• I no longer live in the house with a huge bag of Jelly Bellys so I can now lose the bean weight added.

I could go on and on and on as I realize what I have.  I only have to travel a few blocks east to see the crushing poverty and addiction that some struggle with.  I miss the rural life in Huntsville of course – but neither of us regret the decision to come to here and make a different kind of life.

Thanksgiving Weekend 2012 Extra-Ordinary:  I live in Vancouver.  Family lives here.  Friends live here.  We are going to make a home here.

The Daily EO: September 30th, 2012

Sometimes being uninvited is just what you need.  At least that is what I think.  This has happened twice recently.

First time was before I left Ontario when I was following up with a girlfriend about dinner invite – one of our going away nights.  She didn’t want to come.  But she hemmed and she hawed and them said “I’ll be there.”  I could tell she didn’t want to be there – I think I know her pretty well nowadays.  So, on the way home, I dropped by her place and told her she was uninvited – she was not longer welcome to come.

Sunday, same thing happened – we were going to have a picnic in our new place with our friends and their kids.  We were all looking forward to it earlier in the week, but soon Sunday arrived and four of us are sick, one is satisfyingly working at a project he’s wanted to get to for a long time and the three kids were just happy to be hanging out on a non-school day.  The last thing I felt like doing was dragging my snotty, coughing, aching ass downtown to sit on a hard floor with no furniture eating picnic food.  I figured if I felt that way, perhaps the rest of us did to.  So I uninvited everyone – please do not come to a picnic that was promised to you.  Yes, you too children.  Do not come.  Shoo.  Shoo.

Harsh it sounds I guess, but both time the responses were positive.   My friend was exhausted and had so much going on that a dinner out was not a pleasure, it was a burden to her.  We had already seen lots of each other recently, and said our goodbyes (such a lovely card she gave me), so another night?  It wasn’t needed and it wasn’t easy on her to make it.  What is the point of that?  It was supposed to be good.  It was supposed to be fun.  We had a good hug and said goodbye – and she kept the grip on her sanity.

And Sunday?  We ordered pizza, spent time together, kept the project going, and had a pretty good night.

September 30th, 2012 Extra-Ordinary:  Sometimes the plan just has to be chucked out.  There will be other picnics.

The Daily EO: September 4th, 2012

For days, I have wanted to get going already.  Let’s get in the car and head west, what are we doing hanging around here?  And this morning I realized why – I was avoiding the tearful goodbyes.  It’s not that I don’t want to be here, it’s that I need to be somewhere else too.  But the end date makes things so much more poignant.  Over the last four days we are having to say goodbye to everyone we love in Ontario – knowing that visits and calls will not be as immediate as before.

At my wedding after the ceremony Toni (my mother-in-law) grabbed me by the hips and said to me “You two are right for each other.  Be good to each other.  Take care of each other.”   It was the first time she had ever grabbed me by the hips – and I knew she was telling me something that meant a lot to her.  This morning, when she did it again, I had to blink several times to hold back the tears  – and I wasn’t entirely successful.  “You’re doing this together.  And that makes it right.” She said.  My father-in-law hugged us both a little longer than usual.

We left them standing in the drive-way waving goodbye, looking a bit sadder than usual.  They gave us a card to read on the way.  Emile was driving so he asked me to read it aloud.  And he knew I couldn’t do it for some time. Instead we sat quietly with our thoughts as we left St. Catharines behind us – both regretful of the moments we know we will miss but still certain of our decision to move to Vancouver together.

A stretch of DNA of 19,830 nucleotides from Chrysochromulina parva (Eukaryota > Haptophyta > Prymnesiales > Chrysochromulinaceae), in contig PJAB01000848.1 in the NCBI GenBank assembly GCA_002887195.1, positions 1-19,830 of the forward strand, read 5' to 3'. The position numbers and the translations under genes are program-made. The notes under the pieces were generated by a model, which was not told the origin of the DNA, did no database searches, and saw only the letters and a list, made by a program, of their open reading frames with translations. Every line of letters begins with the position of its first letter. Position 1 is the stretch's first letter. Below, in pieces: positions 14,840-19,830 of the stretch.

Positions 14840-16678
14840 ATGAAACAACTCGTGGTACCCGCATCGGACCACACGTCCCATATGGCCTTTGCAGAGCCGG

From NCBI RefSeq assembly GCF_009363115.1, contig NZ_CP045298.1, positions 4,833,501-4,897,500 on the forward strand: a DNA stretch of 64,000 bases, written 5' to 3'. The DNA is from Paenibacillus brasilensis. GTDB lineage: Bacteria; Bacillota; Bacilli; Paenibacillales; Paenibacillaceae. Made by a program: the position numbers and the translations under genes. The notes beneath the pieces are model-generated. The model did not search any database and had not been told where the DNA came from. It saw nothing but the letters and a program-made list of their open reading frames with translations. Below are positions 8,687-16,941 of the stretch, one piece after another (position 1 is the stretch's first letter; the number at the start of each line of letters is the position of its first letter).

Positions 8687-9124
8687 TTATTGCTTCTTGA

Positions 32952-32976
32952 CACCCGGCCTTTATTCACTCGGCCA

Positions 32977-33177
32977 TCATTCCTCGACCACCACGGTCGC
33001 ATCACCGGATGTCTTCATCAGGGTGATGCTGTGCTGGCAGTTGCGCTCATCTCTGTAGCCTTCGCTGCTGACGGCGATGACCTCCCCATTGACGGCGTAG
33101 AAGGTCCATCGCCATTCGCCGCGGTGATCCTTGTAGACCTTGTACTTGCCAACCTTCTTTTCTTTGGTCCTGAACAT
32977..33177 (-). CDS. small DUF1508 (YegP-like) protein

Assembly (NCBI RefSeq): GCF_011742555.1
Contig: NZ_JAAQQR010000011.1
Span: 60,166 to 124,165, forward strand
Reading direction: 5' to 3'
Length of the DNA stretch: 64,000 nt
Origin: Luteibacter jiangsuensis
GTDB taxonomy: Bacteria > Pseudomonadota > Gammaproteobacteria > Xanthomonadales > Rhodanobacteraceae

And then that evening a dinner with our friends in Huntsville to say our last goodbye to good friends there.  And the night before with friends in St. Catharines.  Friday night – Toronto friends.  My heart tears a little with each hug, card and well wish.  I want to stay, I want to go.

Tomorrow we start out, tomorrow we begin a long trip to a new start, but we still look backward.  Muskoka is where we married, each found our career path and became part of a community as a couple.

September 4th, 2012 Extra-Ordinary:  The selfless well wishes from family and friends who sadly know this is the right thing.

The Daily EO: August 18th, 2012

We have a gang here in Huntsville.  There are 6 of us.  We have been trying to recruit more members, but our initiation procedures must be too daunting for the invitees.  Most beg off.  It’s too bad, because once you are in, you’re in.   You get our undying loyalty.  We’ll never leave you alone.  If someone needs to be told off sternly, we’ve got your back.  We’ll agree with you when you’re wrong.

Here are the tasks for completion if you want in:

1.  You must finish all of the food left on the dinner table so it doesn’t have to be put away.  “Finish it Up!”
2.  An interpretive dance representing your feelings about The Gang must be performed under a full moon at the side of a bonfire.  Props are greatly encouraged.  (Full moon is optional if you decide to complete your dance naked).
3.  You must eat so much dessert once that you either have to lay on the couch clutching your belly or be taken to the hospital. (you can drive yourself as well, but you must leave a note).
4.  A foreign country must be visited with us – you can pick which one.
5.  Perform one barter.  If you have no skills, then barter other gang members’ skills.
6. A period of six months of unemployment or underemployment must be served.  (Your spouse can serve the time for you).

Beware!  Punishment may come for arbitrary infractions. You will not know when it is coming – it could when you least expect it that someone will leap up behind you, put you in a choke hold and punch you in side of the head.  But not too hard.

It is so worth it.

August 18th, 2012 Extra-Ordinary:  Partying . . . ahem. . . sitting by a bonfire with my gang until the police came “due shots fired according to the neighbours”.  Um, wha?!   No guns, officer, how would I hold my Bailey’s or bananatini and pull a trigger?